Clinicians and coaches have described GJL to be either beneficial or disadvantageous to sporting performance and injury risk according to the sport being examined. For instance, it is unusual for any athlete to reach international standards in female gymnastics without being defined as hypermobile in the Beighton Classification.7 Conversely, some authors argue that GJL was a predisposing factor to injuries,8 9 and subjects with such GJL should therefore be recommended against participation in sports that involve heavy physical contact or the risk of falls which might likely lead to injury. While the data is scarce, some research suggests hyperlaxity as a risk factor for injury in adolescents and others.10 There is a paucity of high-quality reports to backup these widely held beliefs as reported in a recent systematic review and meta-analysis showing GJL to increase the odds of knee but not ankle injury, and no data on injury to the foot, hip, spine or upper limb.1 Further, this review concluded that there was insufficient data to examine the interaction of sporting participation (eg, contact vs non-contact sports).1

The prevalence of GJL varies with gender and ethnicity.3 7 11 To gather useful information regarding the post-test odds of any potential risk factor’s interaction with GJL, it is critical to document the pretest incidence, that is the prevalence of GJL in the population of interest.12 13

Current understanding of the prevalence and descriptive epidemiology of GJL in childhood is limited, making it difficult to draw clear conclusions about causal pathways. Also the extent to which GJL is associated with injury is unclear.14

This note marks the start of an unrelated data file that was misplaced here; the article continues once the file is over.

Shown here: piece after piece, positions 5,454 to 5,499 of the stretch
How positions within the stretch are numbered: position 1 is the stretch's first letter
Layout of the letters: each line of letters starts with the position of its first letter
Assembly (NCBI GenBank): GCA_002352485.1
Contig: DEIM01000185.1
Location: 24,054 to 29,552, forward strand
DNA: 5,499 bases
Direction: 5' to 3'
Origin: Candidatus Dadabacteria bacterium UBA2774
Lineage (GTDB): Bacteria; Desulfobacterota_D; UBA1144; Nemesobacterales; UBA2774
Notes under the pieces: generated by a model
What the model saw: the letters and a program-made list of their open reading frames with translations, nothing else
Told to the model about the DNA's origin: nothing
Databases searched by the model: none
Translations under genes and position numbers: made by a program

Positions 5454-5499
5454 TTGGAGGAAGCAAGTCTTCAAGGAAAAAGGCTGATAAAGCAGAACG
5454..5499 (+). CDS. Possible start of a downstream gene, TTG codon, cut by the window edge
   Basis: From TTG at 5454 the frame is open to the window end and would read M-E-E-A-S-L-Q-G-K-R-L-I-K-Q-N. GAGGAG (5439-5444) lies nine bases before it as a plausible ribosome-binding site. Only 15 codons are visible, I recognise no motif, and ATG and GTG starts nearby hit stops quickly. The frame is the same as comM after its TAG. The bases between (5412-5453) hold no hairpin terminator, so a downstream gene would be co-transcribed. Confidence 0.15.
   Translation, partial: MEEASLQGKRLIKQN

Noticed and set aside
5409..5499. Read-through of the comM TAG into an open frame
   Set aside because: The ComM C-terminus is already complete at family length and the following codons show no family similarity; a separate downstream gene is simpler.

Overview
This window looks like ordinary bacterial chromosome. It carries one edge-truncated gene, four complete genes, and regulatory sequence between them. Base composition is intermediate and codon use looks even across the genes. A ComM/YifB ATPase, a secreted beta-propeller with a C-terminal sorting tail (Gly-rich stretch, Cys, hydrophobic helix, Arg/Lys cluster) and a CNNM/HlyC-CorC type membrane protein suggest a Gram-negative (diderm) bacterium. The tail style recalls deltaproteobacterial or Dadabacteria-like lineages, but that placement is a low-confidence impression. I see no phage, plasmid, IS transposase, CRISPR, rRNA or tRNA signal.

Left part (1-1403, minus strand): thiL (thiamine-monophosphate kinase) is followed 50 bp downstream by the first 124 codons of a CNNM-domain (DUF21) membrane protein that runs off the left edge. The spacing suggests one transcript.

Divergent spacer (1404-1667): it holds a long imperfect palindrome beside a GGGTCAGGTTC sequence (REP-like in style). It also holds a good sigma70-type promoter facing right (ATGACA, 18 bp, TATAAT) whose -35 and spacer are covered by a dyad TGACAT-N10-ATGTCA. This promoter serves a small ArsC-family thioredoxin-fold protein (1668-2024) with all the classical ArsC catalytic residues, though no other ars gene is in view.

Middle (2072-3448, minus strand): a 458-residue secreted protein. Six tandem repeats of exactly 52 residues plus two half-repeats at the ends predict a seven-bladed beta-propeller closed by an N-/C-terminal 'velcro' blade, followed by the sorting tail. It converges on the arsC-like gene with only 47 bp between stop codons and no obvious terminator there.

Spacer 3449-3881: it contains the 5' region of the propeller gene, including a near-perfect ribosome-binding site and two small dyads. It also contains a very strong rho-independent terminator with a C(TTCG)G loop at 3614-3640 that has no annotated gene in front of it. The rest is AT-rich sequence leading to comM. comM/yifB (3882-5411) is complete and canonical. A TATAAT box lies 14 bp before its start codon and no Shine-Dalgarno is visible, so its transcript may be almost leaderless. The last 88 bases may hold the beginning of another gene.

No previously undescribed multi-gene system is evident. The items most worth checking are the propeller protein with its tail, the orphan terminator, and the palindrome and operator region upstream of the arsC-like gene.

Therefore, the aim of this study was to evaluate the relationships between GJL (BS) on the risk of injury among youth athletes engaged in different sports activities.


Study design and settings

Prospective cohort study design at the Aspire Academy of Sports, Doha, State of Qatar. Study took place during the 2009/2010 academic season with a follow-up period of 9 months.


Participants were full-time registered adolescent athletes at Aspire Academy for Sports, Doha, State of Qatar. Athletes included in the study were all male, aged 10–18 years (average age 14.2±1.7 years) and screened for GJL.

All 226 participants met the inclusion criteria and were involved in 15 different sport activities: football (n=125), track and field (n=35), fencing (n=8), gymnastics (n=6), swimming and diving (n=6), table tennis (n=6), tennis (n=7), Tae kwon do (n=2), judo (n=5), squash (n=10), shooting (n=4), golf (n=5), rowing (n=2), multi (n=1) and sailing (n=2). The sport disciplines were grouped into two categories: contact (n=132) and non-contact sports (n=94).

Parental consent and child’s assent were obtained for all measurements.

Injury definition and data collection

An injury was defined as a physical complaint, which occurred during sports training, strength and conditioning training or during competition. A traumatic injury was defined as an injury resulting from a specific and identifiable mechanism, including contact and non-contact circumstances with acute onset. Overuse injuries were defined as injuries resulting from insidious onset without a recognisable mechanism.15